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Summary of Annual FOIA Reports for Fiscal Year 2002

Under the provisions of the Electronic Freedom of Information Act Amendments of 1996, Pub. L. No. 104-231, all federal departments and agencies must prepare more detailed annual reports of their FOIA activities, on a fiscal-year basis, than were prepared in previous years. See 5 U.S.C. 552(e) (2000 & Supp. I 2003). The Department of Justice has issued formal guidelines and a standard format to be used for this purpose, see FOIA Update, Vol. XVIII, No. 3, at 3-7 ("Guidelines for Agency Preparation and Submission of Annual FOIA Reports"), and it has issued supplemental guidance to facilitate this annual reporting process as well, see FOIA Post, "Supplemental Guidance on Annual FOIA Reports" (posted 8/13/01). As is indicated in that supplemental guidance, the Office of Information and Privacy now compiles governmentwide summaries of the information contained in annual FOIA reports, which is possible only after all agencies have completed their reports for each fiscal year. See id.

Below is a summary compilation of information contained in the annual FOIA reports that were prepared by the fourteen federal departments and seventy-five other federal agencies for Fiscal Year 2002. (The fifteenth federal department, the Department of Homeland Security (DHS), came into existence during Fiscal Year 2003; all DHS-related FOIA statistics for that next fiscal year will be reported in accordance with special guidance recently issued by the Office of Information and Privacy for that purpose. See FOIA Post, "Annual Report Guidance for DHS-Related Agencies" (posted 8/8/03).)

Number of Requests Received

The total number of Freedom of Information Act/Privacy Act access requests received by all federal departments and agencies during Fiscal Year 2002 was 2,402,938. This is 156,726 more than the number of requests received during Fiscal Year 2001, an increase of nearly 7%, and it marks the third consecutive year in which the two-million-request level has been exceeded.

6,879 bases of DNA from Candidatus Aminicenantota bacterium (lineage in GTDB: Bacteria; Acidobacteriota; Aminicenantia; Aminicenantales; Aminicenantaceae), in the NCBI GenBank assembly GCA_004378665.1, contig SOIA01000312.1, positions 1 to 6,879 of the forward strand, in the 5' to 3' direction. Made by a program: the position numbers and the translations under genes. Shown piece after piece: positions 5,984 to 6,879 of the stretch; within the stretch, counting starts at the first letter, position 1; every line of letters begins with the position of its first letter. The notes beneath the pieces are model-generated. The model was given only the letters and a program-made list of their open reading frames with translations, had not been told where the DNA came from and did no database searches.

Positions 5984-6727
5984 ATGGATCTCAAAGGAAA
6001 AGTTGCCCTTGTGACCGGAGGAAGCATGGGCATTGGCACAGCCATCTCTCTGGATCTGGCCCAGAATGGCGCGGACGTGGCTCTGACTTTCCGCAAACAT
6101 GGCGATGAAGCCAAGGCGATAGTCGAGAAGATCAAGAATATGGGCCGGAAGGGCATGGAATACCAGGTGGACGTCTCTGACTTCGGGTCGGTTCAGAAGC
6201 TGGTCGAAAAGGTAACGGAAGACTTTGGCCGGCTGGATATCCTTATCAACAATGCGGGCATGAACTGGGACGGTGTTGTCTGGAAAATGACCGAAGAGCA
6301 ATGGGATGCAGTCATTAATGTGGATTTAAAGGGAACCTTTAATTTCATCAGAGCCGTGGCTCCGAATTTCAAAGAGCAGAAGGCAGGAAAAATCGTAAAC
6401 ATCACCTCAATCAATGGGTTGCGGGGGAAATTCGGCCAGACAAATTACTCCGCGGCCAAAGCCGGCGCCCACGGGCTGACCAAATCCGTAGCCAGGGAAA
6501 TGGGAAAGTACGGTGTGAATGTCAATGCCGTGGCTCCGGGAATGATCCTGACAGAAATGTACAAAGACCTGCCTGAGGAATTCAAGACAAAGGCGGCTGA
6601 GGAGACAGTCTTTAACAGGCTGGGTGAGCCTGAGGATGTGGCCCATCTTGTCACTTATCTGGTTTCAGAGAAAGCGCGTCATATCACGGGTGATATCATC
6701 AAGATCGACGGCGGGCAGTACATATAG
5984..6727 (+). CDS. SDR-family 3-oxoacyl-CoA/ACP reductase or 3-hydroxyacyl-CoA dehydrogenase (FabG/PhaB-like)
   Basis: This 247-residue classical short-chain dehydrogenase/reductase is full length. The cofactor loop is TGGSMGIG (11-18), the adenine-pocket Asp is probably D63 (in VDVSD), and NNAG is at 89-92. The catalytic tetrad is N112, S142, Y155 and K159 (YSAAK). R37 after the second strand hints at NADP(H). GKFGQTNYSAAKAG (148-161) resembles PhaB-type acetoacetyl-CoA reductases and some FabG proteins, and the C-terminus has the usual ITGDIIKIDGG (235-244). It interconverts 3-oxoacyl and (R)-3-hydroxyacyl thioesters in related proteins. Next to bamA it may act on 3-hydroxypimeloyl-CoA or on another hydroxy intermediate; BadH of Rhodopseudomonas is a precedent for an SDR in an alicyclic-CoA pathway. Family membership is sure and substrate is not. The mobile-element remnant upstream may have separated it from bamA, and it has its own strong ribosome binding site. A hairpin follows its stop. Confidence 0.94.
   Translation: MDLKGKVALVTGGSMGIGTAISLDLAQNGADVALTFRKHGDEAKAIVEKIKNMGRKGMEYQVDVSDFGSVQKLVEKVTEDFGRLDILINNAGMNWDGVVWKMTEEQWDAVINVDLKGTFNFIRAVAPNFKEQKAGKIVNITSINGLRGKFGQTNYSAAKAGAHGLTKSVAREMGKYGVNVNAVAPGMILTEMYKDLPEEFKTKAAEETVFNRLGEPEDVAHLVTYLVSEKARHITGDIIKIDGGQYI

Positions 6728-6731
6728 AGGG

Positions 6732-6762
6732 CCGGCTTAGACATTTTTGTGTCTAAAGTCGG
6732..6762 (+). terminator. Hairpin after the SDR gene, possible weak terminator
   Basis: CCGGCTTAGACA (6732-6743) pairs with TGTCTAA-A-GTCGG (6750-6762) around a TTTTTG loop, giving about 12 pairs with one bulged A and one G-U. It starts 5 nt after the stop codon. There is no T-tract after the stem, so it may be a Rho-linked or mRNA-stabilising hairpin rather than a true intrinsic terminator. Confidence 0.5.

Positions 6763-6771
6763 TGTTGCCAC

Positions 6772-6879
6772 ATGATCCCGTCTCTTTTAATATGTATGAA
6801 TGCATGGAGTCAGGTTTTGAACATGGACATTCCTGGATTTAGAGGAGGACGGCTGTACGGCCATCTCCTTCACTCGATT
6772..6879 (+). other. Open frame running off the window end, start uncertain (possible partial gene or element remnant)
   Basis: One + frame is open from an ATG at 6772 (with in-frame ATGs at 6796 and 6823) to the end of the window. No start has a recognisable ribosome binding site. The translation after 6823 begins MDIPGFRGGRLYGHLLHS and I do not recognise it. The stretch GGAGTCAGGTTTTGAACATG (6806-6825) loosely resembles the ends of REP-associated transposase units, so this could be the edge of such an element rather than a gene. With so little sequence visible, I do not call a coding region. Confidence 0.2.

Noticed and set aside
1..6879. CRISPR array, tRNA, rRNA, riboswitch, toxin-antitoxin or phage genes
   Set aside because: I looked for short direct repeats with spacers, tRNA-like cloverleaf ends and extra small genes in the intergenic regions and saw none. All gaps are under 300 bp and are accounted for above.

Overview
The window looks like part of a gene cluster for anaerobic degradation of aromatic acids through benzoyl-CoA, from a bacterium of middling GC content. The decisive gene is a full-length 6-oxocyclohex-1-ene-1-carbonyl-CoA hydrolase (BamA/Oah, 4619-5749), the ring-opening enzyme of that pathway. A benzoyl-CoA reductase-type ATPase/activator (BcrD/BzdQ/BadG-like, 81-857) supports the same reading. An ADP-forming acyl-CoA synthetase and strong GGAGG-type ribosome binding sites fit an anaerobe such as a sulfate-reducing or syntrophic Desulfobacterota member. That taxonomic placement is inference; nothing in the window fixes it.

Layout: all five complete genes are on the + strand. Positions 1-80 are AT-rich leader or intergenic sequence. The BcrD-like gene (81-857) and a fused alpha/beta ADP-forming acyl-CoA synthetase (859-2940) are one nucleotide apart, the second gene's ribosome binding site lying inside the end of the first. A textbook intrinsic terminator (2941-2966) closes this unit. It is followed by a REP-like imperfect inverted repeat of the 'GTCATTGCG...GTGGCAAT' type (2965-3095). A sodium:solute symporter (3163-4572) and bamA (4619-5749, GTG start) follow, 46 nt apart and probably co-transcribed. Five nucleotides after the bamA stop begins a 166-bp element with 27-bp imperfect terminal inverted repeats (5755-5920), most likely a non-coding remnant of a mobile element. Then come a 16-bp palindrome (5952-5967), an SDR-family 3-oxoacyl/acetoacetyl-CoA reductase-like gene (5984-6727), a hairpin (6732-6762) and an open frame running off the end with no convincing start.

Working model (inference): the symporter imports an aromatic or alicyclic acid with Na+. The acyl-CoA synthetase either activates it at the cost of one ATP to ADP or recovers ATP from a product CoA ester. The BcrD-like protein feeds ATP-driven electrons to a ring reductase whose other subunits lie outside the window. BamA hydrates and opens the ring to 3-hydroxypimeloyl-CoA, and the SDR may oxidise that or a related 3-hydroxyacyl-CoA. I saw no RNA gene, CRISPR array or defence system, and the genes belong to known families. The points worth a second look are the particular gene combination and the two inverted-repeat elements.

Of all federal departments, the Department of Veterans Affairs reported the largest number of requests received, 1,496,191, which includes all first-party access requests made by recipients of VA services. Among the other cabinet-level agencies, the Department of Justice received the second-highest number of requests, 182,079, and the Department of Health and Human Services' total was third highest, at 105,068. This is the first time in recent years that the Department of Health and Human Services, rather than the Department of Defense or the Department of Agriculture, has received the third-highest number of requests. In Fiscal Year 2002, the Department of Defense and Department of Agriculture totals both were under 80,000.

Among all other agencies, the Social Security Administration topped the list with 268,488 requests received, remaining at the very high level that it reached in the preceding fiscal year (263,756). In fact, the number of requests received by the Social Security Administration have nearly quintupled over a five-year period -- beginning from a level of 55,886 in Fiscal Year 1998. The Social Security Administration attributes this dramatic increase to the popularity of Social Security documents in general and, in particular, to the recent popularity of access provided through its Form SS-5 ("Application for Social Security Number") among genealogists, as well as to better reporting practices.

The federal departments reporting the fewest requests received during Fiscal Year 2002 were the Department of Education, with 1744 requests, and the Department of Commerce, with 2142 requests. Among other agencies, those with the fewest requests were the Inter-American Foundation, which received one request; the Office of the National Counterintelligence Executive, which received two requests; and the Postal Rate Commission, which reported receiving only seven requests.

Backlog Reduction

Within recent years, agencies have been making efforts to reduce their backlogs of FOIA requests, and those efforts can be reflected in their individual annual FOIA reports. Overall, the total number of requests pending at federal departments and agencies as of the end of Fiscal Year 2002 was 148,599, which is a 16.5% decrease over the previous year. As of the end of Fiscal Year 2001, the number had been 177,969.